SINGAPORE - The church near your home, or the temple by your child's school, may also be a house of death, in that it has a columbarium to hold the ashes of the dead. Chances are, many Singaporeans weren't too aware of this. Or didn't really care. Until last month, that is.
That's when news broke that future residents of Fernvale Lea in Sengkang were upset to learn that a columbarium would be built near their new Housing Board flats.
The HDB's brochure for the Build-To-Order development shows the 2,000 sq m, 30-year leasehold site in Fernvale Link would include a Chinese temple. At the bottom of the page, a disclaimer in fine print says "places of worship may also include columbarium as an ancillary use".
It was not just this that raised eyebrows. It turned out that the winning tenderer for the site last July was a commercial, profit-focused entity - Eternal Pure Land, a subsidiary of an Australian listed company. Its hefty $5.2 million bid beat bids by faith-based organisations of $4 million (Taoist) and $1.8 million (Buddhist).
Although the HDB's tender process allows anyone - including individuals, religious groups and corporate entities - to bid for a place of worship site, it is the first time a commercial entity has won such a parcel independent of any links to a religious organisation.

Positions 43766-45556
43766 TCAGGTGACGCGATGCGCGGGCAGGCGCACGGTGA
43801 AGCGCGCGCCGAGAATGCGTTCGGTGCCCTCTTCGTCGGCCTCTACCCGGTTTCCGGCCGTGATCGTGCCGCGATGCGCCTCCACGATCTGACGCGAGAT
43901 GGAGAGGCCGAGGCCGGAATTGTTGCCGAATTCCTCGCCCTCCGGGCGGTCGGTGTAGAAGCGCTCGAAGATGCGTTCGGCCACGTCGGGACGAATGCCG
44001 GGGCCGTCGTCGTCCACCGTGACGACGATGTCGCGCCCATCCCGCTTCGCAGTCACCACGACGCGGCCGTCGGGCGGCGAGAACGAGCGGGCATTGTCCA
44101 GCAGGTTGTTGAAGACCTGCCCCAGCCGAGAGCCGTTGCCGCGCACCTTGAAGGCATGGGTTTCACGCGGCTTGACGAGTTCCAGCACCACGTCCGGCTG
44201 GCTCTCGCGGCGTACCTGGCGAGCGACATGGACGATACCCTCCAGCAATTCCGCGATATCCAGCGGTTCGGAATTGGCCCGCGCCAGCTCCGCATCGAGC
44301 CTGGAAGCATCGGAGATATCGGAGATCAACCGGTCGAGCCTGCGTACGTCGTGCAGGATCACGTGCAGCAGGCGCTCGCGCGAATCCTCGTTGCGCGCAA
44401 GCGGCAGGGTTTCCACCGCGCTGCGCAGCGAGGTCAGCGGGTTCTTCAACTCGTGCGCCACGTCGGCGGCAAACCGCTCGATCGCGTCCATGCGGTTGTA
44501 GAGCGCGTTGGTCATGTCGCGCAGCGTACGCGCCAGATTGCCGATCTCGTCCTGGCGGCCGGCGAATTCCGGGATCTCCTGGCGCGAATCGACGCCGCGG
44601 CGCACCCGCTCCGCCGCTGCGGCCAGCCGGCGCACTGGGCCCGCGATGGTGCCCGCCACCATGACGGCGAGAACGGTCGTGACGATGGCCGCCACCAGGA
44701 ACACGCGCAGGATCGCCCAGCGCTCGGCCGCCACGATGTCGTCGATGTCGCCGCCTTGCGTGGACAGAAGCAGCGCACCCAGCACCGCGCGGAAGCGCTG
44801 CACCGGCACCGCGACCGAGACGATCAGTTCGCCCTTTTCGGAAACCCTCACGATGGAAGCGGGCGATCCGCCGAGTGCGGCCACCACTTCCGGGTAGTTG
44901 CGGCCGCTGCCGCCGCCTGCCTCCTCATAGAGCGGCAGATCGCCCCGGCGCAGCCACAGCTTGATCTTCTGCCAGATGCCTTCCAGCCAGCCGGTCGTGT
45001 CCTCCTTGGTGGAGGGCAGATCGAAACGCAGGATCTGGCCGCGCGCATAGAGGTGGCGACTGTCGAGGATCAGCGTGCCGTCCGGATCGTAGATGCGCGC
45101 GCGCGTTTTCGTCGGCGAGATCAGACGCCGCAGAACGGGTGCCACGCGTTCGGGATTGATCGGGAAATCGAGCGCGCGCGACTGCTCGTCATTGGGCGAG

While some future residents worry about issues like the resale value of their flats, at a broader level, the case puts the HDB's open tender process under the spotlight, with many also questioning if commercial interests should be allowed to develop a space reserved for worship.
It also indirectly highlights issues of community access for smaller faith-based groups which rely on their own fund-raising to obtain places of worship in expensive, land-scarce Singapore.
The current situation
Faith groups, religious academics and property commentators have told The Straits Times that it is highly unusual for businesses to take part in tenders for religious sites, much less win a bid.
Such sites are usually contested only by faith groups. Tender records on the HDB's website dating back to 1991 show this. They also show that individual members from these faith groups - for instance, wealthy businessmen - have on occasion launched bids on the groups' behalf.
The only other time a business got involved was in 2000 - for a Chinese temple and funeral parlour site in Bedok North Avenue 4.
Even then, the business, Tan Holding, did this in partnership with the Lorong Koo Chye Sheng Hong Temple Association.
The HDB and Urban Redevelopment Authority (URA) last week said Eternal Pure Land must adhere strictly to the tender conditions and preserve the intent of the site as a Chinese temple.
They added that the company had affirmed its commitment to running a Chinese temple there to serve the community.
But such an open, unfiltered bidding system means more companies can stride in, plonk down several million dollars and snap up a hotly contested site meant for religious use. This rewards groups that are big and rich, said Mr Ku Swee Yong, chief executive of real estate agency Century 21.
Easily outpricing religious groups, these businesses would also be delving into a sector already facing a severe space crunch. Government land parcels for places of worship are rare and released only intermittently.